This will produce a fundamental change to the structure of our society. Before this crisis began, in our state of Oregon approximately 25% of the work force was employed in sectors producing commodities which upon sale make money: farming, manufacturing, and construction. There was another 25% employed in civil service: federal, state, and local. Civil servants contribute nothing to the economy and their compensation must be paid by the remainder of the work force. The remaining 50% is employed in service industries whose only real function is the transfer and redistribution of money that someone else has already made: trades, banking, retail sales, insurance, real estate. Notably, the stimulus plan contemplates extensive spending for schools (teachers and administrators are direct civil servants), for police (more direct civil servants) and for government construction (indirect civil servants). Curing the unemployed problem in the production sector by providing employment in the government sector, either directly or indirectly, will only provide more burden upon the remaining production sector who must pay the taxes to payroll government employment. Yet another Ponzi scheme that is unsustainable.

At the same time, our social justice elitists, presented with an unrestrained opportunity to implement their plans for social reform, are using the frantic hype to introduce unfunded long term social welfare. These programs will be unfunded liabilities for the federal government like Social Security and Medicare. These off the books liabilities will have to paid by future generations. It is reported that of our 305 million population, only 140 million file tax returns and, of those, roughly a third pay no taxes. If one pays no taxes, it suggests one had no income.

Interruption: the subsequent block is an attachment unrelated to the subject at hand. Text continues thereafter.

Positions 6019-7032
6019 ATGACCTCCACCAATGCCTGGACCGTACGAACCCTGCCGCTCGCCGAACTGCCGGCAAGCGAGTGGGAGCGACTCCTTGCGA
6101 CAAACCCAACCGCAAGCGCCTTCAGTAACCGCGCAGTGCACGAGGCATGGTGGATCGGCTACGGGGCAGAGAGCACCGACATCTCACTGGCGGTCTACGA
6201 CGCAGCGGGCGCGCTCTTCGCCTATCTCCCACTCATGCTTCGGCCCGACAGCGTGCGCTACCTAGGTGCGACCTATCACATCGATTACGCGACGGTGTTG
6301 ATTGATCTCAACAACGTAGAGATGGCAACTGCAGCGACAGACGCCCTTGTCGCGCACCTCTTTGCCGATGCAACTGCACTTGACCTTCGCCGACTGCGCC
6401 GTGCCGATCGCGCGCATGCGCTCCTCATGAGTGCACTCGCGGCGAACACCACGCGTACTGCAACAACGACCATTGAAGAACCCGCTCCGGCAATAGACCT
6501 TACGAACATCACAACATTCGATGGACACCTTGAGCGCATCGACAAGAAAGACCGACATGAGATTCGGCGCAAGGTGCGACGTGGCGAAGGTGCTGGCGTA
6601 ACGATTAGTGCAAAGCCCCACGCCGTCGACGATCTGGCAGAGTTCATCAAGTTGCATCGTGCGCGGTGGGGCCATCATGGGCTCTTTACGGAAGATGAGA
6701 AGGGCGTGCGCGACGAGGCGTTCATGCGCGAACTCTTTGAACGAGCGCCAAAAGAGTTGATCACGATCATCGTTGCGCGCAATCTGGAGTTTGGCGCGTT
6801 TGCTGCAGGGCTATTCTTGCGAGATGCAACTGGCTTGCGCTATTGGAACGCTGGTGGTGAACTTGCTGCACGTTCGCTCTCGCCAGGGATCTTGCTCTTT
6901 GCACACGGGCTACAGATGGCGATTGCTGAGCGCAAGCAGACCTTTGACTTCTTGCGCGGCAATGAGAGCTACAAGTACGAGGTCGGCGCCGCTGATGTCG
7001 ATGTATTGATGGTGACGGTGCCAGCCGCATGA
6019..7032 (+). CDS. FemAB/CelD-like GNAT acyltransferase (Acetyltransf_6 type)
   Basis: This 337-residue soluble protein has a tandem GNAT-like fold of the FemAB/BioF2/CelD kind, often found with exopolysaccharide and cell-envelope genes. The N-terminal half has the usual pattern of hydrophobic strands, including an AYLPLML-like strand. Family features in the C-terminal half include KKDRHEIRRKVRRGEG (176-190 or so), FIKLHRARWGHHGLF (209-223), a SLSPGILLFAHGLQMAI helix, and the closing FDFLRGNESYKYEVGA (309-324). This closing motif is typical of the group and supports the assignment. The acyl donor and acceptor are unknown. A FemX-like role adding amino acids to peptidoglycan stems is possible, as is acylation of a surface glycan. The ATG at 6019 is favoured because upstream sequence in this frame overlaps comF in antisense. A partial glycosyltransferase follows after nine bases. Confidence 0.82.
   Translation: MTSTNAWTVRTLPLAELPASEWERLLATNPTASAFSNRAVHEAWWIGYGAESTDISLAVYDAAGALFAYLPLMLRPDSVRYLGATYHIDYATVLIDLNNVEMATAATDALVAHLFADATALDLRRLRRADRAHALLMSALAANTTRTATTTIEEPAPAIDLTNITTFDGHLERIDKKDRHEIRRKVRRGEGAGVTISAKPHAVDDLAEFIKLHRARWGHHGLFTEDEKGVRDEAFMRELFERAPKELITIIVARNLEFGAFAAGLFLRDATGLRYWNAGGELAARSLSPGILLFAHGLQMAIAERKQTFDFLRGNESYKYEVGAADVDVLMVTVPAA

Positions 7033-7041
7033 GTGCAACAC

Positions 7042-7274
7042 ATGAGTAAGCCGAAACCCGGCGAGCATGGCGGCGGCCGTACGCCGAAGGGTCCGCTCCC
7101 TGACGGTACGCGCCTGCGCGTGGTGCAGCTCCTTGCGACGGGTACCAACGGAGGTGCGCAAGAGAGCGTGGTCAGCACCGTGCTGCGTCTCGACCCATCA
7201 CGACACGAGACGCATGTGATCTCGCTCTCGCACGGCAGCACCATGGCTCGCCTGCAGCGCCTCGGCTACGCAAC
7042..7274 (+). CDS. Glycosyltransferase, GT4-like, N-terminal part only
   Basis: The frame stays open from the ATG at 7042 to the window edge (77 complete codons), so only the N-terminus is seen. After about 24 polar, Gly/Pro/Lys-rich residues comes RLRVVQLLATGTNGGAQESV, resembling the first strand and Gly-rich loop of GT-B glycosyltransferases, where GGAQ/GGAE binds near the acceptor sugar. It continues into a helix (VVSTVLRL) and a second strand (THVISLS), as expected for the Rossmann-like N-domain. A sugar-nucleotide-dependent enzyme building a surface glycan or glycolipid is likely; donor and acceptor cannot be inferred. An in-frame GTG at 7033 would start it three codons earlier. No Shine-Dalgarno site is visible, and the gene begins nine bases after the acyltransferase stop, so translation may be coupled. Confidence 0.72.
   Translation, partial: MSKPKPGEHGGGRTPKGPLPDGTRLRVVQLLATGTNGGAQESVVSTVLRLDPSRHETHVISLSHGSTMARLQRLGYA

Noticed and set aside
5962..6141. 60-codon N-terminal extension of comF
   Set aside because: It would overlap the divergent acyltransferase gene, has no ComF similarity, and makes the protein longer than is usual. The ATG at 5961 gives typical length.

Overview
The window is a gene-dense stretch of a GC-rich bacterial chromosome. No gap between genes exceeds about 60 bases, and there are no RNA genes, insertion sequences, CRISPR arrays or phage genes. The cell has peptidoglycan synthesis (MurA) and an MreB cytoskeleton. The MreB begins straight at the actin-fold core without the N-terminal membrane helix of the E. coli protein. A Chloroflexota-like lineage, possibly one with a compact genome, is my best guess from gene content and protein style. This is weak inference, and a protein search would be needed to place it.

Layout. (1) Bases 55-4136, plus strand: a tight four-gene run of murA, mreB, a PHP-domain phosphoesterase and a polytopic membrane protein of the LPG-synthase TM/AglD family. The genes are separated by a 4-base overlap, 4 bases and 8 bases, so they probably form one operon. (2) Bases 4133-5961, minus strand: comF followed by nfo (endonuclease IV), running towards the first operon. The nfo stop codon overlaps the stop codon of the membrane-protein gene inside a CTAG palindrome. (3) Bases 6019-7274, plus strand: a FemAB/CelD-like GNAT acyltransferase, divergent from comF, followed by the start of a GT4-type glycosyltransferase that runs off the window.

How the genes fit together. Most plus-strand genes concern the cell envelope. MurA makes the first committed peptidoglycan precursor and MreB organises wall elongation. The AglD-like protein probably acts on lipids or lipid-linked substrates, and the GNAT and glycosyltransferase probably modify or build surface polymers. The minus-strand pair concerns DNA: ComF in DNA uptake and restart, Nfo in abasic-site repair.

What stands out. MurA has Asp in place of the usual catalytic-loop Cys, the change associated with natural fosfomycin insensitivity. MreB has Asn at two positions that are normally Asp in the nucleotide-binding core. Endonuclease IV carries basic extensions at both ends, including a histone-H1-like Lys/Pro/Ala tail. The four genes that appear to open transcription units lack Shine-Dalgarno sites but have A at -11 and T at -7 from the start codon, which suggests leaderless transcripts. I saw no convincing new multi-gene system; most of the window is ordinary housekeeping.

The present reality is that less than 1/3 of the population is paying to maintain the other 2/3.

This cannot work out. Socialism, democratic or otherwise, is the quintessential Ponzi scheme.

The bottom line on the stimulus package is that it is a bad idea. The American consumer cannot afford the additional credit required to stimulate consumption. The American taxpayer cannot afford the additional taxes required to pay the government’s credit liability. This will not save the economy. It will only hasten our bankruptcy.

© 2009 Jack Swift - All Rights Reserved